Perhaps it was the elderly Tiny Tim gripping his ukelele for dear life with a rictus grin in the video of a punk band doing a rowdy travesty of his 1960s hit Tiptoe Through the Tulips.
Maybe it was the late Shooby Taylor in 1983, in his sole attempt at bringing his singular hyper-scat-singing-in-tongues act to Amateur Night at the Apollo in Harlem, being booed and then chased off stage by the nasty house clown called the Sandman. (You could have seen it coming when the emcee asked about his nickname, "the Human Horn," and Shooby answered with an unwitting double entendre: "That's what I do -- I blow me.")
But somewhere in Irwin Chusid's lecture with video clips, "outsider music" started to seem much less black-and-white than he painted it.
A longtime broadcaster on free-form New Jersey radio station WFMU, Chusid has become the chief popularizer of outsider music, a category he defines in his 2000 book Songs in the Key of Z as music "so wrong it's right."
The book and its two companion CDs include the likes of Taylor, who taped himself bleating "swoop weeeep shap bloo" ecstatically over cuts by John Coltrane, Johnny Cash or even Mozart. There's the Cherry Sisters, the lousiest act in 19th-century vaudeville, and their 1960s counterparts, shambling family band the Shaggs (whose story is optioned for a movie). Maverick composers Harry Partch and Robert Graettinger join sixties casualties Joe Meek, Skip Spence and Syd Barrett (the founder of Pink Floyd).
There are recluses such as prolific groan-rocker Jandek and dysfunctionals such as the hulking black schizophrenic Wesley Wills ( I Whupped Batman's Ass) and the violent Texan manic-depressive and gifted pop writer Daniel Johnston (who prefers singing about Casper the Friendly Ghost).
Chusid has come under a lot of fire for lumping all these characters together -- is it just a freak show? Robert Christgau of the Village Voice called him "a tedious ideologue with a hustle." I have qualms too. So when Chusid went on a mini-tour of southwestern Ontario this week, I headed to the plucky Ford Plant club in Brantford to find out for myself.
What I found was a greying, soft-spoken fellow laced with contradictions. Chusid admitted he got into the area for laughs in the 1980s, poking fun at weird records on his Atrocious Music show. But in 1991, he met one of his targets, outer-space-obsessed Lucia Pamela, who sang "like an inebriated Ethel Merman." Eccentric as she was, Pamela was sweet and sincere. Chusid reconsidered his attitude, softened his show's name to Incorrect Music and started to emphasize the music's earnest emotions instead of its weirdness.
He parallels outsider musicians with outsider artists such as Henry Darger, the Chicago janitor whose epic word-and-picture saga about an army of naked prepubescent girls (often with penises) in the "Realms of the Unreal" was discovered after his death.
In the art world, the differences between naive folk artists, mentally ill outsiders and the sophisticated avant-garde are a matter of intensive debate. But like his subjects, Chusid has no feel for professional rules -- he's a raconteur at heart. As attacks on the "outsider" label pile up, he seems more inclined to abandon it than to reconcile its flaws.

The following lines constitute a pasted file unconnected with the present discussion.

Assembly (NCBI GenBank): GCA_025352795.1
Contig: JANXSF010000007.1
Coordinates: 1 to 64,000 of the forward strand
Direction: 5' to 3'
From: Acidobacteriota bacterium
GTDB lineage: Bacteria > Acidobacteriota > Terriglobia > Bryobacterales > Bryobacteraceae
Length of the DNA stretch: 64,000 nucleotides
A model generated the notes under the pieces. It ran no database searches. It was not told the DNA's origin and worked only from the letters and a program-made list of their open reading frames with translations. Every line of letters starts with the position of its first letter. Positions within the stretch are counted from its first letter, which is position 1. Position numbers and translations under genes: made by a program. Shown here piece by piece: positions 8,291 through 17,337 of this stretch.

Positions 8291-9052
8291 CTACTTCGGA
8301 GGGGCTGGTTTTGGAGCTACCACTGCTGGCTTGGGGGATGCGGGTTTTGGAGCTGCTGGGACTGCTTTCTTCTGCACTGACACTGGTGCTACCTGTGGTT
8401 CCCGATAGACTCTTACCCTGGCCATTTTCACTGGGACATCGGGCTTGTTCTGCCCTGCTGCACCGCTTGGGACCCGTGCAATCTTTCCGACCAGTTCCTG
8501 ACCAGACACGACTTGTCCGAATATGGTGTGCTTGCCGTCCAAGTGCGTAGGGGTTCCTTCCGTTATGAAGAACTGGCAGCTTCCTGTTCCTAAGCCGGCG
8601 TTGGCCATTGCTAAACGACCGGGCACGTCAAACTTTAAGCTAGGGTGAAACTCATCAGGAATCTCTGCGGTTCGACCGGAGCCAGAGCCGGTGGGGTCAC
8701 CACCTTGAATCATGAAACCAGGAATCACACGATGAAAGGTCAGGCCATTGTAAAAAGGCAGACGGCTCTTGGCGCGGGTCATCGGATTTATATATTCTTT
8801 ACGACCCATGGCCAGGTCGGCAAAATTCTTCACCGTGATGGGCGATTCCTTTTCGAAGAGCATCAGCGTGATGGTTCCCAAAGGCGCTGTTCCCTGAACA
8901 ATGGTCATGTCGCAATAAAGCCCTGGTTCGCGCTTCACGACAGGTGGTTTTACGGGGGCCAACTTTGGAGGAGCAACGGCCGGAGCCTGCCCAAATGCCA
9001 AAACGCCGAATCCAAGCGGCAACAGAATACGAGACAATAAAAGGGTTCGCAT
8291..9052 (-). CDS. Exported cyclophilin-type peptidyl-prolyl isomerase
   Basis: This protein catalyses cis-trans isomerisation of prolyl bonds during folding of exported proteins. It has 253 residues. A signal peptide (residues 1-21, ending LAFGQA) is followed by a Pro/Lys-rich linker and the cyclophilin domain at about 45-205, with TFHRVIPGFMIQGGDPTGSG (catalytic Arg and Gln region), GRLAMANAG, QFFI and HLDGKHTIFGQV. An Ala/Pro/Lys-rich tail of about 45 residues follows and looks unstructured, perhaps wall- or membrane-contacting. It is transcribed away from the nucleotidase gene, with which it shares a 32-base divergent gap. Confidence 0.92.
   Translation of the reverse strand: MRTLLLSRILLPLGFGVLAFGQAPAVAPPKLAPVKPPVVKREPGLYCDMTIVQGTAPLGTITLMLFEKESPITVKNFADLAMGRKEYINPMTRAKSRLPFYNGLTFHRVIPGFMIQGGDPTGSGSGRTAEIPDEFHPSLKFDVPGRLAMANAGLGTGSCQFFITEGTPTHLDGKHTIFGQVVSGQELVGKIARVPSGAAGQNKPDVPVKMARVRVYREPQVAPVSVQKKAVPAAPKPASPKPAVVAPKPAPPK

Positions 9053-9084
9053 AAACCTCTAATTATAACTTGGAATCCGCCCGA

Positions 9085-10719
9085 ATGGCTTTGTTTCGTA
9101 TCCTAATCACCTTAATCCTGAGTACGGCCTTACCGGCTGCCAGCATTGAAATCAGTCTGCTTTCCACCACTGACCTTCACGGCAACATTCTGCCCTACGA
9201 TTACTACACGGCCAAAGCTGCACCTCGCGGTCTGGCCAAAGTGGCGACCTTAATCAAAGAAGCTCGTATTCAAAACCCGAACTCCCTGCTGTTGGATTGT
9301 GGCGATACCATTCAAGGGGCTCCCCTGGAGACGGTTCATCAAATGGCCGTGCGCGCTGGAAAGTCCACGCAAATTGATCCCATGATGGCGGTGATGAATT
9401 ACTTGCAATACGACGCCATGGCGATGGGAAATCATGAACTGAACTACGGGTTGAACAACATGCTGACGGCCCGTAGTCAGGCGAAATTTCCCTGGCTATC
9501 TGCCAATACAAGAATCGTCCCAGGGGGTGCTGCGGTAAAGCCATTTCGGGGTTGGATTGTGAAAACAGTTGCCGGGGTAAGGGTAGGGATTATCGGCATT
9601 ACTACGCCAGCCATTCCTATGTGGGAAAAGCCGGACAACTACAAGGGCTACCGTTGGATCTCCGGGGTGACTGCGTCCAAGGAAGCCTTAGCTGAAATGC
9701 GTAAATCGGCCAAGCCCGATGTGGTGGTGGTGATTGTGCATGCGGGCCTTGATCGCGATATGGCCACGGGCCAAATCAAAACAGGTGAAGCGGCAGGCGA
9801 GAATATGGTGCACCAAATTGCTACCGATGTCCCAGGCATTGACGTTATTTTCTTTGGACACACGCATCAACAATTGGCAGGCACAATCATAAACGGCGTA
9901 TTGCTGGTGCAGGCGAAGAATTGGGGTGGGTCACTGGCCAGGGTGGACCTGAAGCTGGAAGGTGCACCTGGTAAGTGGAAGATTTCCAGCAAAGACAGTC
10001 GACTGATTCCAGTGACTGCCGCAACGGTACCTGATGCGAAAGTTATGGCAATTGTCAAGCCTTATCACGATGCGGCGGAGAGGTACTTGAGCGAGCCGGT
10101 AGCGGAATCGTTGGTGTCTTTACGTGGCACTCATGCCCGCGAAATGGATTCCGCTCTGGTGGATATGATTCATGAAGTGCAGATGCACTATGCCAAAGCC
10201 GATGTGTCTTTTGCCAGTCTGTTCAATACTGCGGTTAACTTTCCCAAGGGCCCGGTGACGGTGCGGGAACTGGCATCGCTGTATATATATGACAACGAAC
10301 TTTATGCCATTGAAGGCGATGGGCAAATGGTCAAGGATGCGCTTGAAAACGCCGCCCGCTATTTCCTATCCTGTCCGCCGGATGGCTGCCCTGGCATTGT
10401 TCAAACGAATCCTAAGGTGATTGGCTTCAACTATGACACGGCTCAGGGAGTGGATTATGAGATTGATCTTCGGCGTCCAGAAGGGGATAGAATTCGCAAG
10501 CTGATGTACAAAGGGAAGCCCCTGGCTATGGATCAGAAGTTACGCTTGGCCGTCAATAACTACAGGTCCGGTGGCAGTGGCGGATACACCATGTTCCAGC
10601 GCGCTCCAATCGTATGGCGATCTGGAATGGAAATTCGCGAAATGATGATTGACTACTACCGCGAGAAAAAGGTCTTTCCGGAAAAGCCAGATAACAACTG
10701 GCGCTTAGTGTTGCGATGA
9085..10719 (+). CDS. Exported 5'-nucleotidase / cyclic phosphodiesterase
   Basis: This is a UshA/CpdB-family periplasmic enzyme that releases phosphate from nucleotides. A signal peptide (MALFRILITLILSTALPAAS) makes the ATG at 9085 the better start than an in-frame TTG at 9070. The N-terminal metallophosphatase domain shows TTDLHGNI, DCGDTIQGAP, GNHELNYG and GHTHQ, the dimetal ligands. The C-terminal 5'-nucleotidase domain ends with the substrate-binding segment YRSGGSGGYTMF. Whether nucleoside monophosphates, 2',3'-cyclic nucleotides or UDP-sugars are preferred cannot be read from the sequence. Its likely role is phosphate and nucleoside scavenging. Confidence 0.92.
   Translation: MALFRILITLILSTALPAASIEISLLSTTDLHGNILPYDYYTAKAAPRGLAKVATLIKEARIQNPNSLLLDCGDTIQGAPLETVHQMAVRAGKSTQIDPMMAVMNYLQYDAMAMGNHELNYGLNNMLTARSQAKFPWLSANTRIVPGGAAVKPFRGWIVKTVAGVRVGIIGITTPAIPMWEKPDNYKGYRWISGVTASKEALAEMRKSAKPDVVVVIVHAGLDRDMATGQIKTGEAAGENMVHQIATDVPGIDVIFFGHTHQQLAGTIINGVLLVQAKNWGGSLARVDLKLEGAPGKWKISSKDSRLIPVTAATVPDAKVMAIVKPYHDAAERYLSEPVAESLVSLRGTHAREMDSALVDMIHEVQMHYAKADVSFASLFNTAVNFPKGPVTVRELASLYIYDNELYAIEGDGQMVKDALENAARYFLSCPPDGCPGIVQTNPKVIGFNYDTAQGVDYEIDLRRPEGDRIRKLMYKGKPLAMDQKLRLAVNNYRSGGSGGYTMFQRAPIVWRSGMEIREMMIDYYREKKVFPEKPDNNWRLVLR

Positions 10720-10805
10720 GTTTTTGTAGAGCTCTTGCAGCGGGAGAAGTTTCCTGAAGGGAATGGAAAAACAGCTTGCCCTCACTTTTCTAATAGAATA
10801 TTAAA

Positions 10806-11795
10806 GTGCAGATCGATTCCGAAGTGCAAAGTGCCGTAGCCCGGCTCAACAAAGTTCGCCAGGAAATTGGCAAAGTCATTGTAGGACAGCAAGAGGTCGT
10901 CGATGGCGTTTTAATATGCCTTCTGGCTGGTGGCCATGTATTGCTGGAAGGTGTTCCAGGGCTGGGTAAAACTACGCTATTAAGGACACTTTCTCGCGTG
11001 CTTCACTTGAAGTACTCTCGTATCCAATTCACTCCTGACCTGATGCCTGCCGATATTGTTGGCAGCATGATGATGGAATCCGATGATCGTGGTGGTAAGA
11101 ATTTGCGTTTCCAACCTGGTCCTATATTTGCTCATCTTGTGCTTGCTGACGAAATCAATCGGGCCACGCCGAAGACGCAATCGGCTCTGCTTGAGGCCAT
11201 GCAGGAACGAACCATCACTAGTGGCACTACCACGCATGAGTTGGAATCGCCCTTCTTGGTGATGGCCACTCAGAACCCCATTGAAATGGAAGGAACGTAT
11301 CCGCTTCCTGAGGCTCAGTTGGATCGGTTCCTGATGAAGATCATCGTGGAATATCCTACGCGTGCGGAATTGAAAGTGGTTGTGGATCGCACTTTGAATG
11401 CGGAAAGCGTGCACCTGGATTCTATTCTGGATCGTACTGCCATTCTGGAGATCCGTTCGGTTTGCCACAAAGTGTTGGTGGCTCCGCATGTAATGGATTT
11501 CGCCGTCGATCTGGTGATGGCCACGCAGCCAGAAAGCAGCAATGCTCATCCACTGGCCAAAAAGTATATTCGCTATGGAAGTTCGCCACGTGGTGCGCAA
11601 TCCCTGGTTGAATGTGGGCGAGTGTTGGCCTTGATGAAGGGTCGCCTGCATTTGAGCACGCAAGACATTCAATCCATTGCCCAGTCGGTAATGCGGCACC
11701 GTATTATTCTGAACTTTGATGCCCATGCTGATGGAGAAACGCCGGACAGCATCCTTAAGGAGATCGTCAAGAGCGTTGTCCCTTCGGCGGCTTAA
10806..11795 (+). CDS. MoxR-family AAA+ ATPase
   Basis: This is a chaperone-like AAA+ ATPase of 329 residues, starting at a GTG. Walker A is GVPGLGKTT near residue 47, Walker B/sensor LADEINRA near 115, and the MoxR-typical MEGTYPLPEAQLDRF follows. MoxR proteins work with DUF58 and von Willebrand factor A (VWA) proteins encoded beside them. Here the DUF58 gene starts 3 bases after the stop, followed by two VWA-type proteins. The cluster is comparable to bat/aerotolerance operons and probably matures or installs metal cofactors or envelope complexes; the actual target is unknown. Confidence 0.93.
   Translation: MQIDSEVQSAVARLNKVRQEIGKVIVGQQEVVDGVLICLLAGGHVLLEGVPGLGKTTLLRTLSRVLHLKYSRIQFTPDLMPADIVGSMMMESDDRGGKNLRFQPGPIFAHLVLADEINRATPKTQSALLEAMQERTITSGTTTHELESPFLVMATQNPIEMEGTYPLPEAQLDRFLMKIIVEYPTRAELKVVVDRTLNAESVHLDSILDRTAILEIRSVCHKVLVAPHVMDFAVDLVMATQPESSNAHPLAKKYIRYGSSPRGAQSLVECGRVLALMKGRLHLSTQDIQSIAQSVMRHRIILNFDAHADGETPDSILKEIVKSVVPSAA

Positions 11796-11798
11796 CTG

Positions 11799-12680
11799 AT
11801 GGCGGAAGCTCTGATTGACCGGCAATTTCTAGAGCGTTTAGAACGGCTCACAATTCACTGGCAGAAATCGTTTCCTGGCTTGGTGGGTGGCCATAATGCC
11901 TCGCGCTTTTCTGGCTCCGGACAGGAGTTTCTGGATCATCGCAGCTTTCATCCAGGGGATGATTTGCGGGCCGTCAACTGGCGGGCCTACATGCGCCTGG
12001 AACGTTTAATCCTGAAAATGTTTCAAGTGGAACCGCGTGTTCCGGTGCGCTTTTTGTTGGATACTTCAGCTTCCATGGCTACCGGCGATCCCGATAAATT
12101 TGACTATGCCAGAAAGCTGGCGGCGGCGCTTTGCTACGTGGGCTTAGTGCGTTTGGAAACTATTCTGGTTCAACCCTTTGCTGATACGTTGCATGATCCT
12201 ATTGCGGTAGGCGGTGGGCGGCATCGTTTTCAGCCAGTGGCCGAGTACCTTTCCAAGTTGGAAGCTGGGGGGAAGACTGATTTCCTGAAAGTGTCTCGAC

Like a bad anthropologist, Chusid blithely assumes his attentions are always in his subjects' best interest. But some musicians are upset to find themselves on Chusid's compilations. Unemployed New York music teacher B. J. Snowden, who sings clumsily catchy tunes about her love for Canada's provinces, was appalled because everyone else on the disc was terrible.
Chusid laughs: "Even among outsider musicians there's disagreement on the value of each other's work." But hold on -- there is no "among" here. These musicians think they're normal. Would you want to be told you're endearingly awful?
He's right that listeners don't come to outsider music merely to mock. It can be moving in its starkness or delightful in its unpredictability. Laughter may be a defensive recognition of how it evokes your own private madness.
But Chusid's roots in record-geek collector culture show up in his celebration of obscurity as tantamount to a moral value. His idealization of outsiders as vessels of purity in a world of phonies is demeaning to everyone: It inadvertently implies that eccentrics are enslaved by drive, never making choices, while skilled musicians are caricatured conformists.
He's hardly alone. Lots of people now assume art is either hustle or pathology. Yet I kept thinking how little divides Chusid's pantheon of loonies from the celebrities he sneers at. After all, in pop culture, there are no standardized credentials, unlike in high art (and increasingly not there either). What's inside or out changes weekly.
As the Michael Jackson trial wraps up, the deposed King of Pop seems about as heavy a bundle of damaged goods as Wesley Willis or Henry Darger -- his traumatized, twisted fantasy realm just happened to inspire million-selling albums.
Think of his hit songs: Ben was about his pet rat; Thriller about horror movies; Billie Jean a paranoid ramble about a paternity suit. He might as well have sung about Batman.
Growing up, my generation thought of the obese, reclusive Graceland Elvis as if he were an outsider artist -- which is pretty much how he got started.
And today indie-rock stars such as Cat Power, notorious for her on-stage panic attacks, or Will Oldham, fixated on bodily fluids and death, seem as lumpily idiosyncratic as any itinerant ranter. (Though they may be more fortunate in birth or fashionability.)
Every artist is ultimately self-taught; every person is a self-taught human. "Outsider music" is mainly a reminder that there is no getting out of it: We all blow "me."